The 2015 Equestrian Grand Final is coming to #Aus3de – YouTube

Now here is an added bonus for all going or planning to go or even thinking about going to Adelaide this year for the Australian International three day event

Equestrian Australia is pleased to announce a new home for the Equestrian Grand Final in 2015 – Australia’s International Three Day Event, happening in Adelaide from 19-22 November.

EA is excited to be taking the Grand Final to a new city and having it run alongside one of Australia’s most spectator friendly events. For competitors it presents a chance to compete in the heart of Adelaide, in front of big crowds and unique atmosphere.

While the location may be changing, you can be assured of a Grand Final as spectacular as ever, bringing together the best of the best in the Olympic disciplines, offering big thrills, big suspense and big prize money.

What is the Equestrian Grand Final?

Featuring Australia’s top riders in jumping, dressage and eventing, the Equestrian Grand Final brings together the best of the best in the Olympic disciplines, offering big thrills, big suspense and big prize money.

When and where is the 2015 Equestrian Grand Final being held?

The 2015 Equestrian Grand Final will be held in conjunction with Australia’s International Three Day Event, happening from 19-22 November 2015.

What is the significance of the 2015 event?

In Adelaide for the first time and running alongside Australia’s premier equestrian event – Australia’s International Three Day Event – the Equestrian Grand Final will offer a unique viewing experience for spectators while providing athletes the chance to compete in the middle of the city, in front of big crowds and atmosphere.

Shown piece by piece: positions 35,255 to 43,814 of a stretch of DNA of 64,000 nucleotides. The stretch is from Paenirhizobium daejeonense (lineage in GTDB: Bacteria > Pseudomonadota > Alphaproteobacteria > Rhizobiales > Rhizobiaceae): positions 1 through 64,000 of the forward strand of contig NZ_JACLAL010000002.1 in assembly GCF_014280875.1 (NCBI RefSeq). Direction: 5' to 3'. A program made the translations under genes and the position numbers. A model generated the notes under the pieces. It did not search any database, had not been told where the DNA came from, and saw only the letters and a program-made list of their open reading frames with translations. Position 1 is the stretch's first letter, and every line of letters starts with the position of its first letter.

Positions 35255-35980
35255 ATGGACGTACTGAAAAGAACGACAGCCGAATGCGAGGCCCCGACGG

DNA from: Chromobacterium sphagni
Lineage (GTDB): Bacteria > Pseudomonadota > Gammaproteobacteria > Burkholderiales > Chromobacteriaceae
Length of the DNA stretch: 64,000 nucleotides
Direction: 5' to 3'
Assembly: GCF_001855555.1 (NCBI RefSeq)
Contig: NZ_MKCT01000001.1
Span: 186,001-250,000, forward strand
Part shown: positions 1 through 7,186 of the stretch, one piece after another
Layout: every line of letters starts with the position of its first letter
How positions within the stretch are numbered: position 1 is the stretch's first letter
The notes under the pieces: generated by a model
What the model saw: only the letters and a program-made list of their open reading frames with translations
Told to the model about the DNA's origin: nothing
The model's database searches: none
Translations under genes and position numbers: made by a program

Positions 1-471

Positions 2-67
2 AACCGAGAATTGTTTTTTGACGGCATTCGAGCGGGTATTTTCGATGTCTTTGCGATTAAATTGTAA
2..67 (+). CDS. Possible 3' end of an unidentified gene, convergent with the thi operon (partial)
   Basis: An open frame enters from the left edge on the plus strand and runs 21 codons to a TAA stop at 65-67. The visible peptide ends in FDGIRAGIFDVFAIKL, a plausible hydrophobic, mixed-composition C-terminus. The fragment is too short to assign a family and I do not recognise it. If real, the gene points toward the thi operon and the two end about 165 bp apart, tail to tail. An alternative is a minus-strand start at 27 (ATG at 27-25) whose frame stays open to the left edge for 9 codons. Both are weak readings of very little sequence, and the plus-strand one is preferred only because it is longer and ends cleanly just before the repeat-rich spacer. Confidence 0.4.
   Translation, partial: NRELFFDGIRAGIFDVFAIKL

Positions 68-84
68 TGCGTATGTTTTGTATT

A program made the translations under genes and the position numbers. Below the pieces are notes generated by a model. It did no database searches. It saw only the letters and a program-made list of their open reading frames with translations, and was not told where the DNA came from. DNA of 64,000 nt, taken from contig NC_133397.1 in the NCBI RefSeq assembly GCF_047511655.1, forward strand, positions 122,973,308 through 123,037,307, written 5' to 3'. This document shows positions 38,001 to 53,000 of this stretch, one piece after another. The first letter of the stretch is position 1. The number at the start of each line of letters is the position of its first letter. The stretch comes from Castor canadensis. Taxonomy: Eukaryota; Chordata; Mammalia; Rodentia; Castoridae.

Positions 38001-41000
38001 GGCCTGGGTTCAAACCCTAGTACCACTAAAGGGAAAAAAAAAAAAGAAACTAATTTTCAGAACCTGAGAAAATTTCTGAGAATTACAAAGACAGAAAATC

With a little over a year to go to the Rio 2016 Olympic Games, Australia’s International Three Day Event in 2015 will be a key focus for Olympic Eventing hopefuls.

How many athletes will compete in the Equestrian Grand Final?

More than 60 horse and rider combinations are anticipated to compete in the Equestrian Grand Final, breakdown is as follows:

Jumping: 30

Dressage: 16

Exhibition Eventing: 15

Ticket Information

Tickets for Australia’s International Three Day Event and Equestrian Grand Final are now on sale through Ticketek

The 2015 Equestrian Grand Final is coming to #Aus3de – YouTube.

Review: In the Quiet by Eliza Henry-Jones · Readings.com.au

Set on a farm in rural Victoria, the book is filled with dirt, dust and plenty of horses. The novel follows Cate’s three teenage children, along with her husband, her sister, her best friend and her best friend’s nephew, as they deal with their grief over Cate’s unexpected death and the general ups and downs of everyday life.

Review: In the Quiet by Eliza Henry-Jones · Readings.com.au.

Tom Roberts Legacy Project

Join the opportunity to support  Horse SA and the writing of a book telling the story of Tom Roberts horse training principles, and how one man’s vision for a kinder approach to training continues to help horses world-wide. The book will be co-authored by internationally renowned horse training and behaviour modification expert Dr. Andrew McLean.

Follow the link for more information.

Tom Roberts Legacy Project.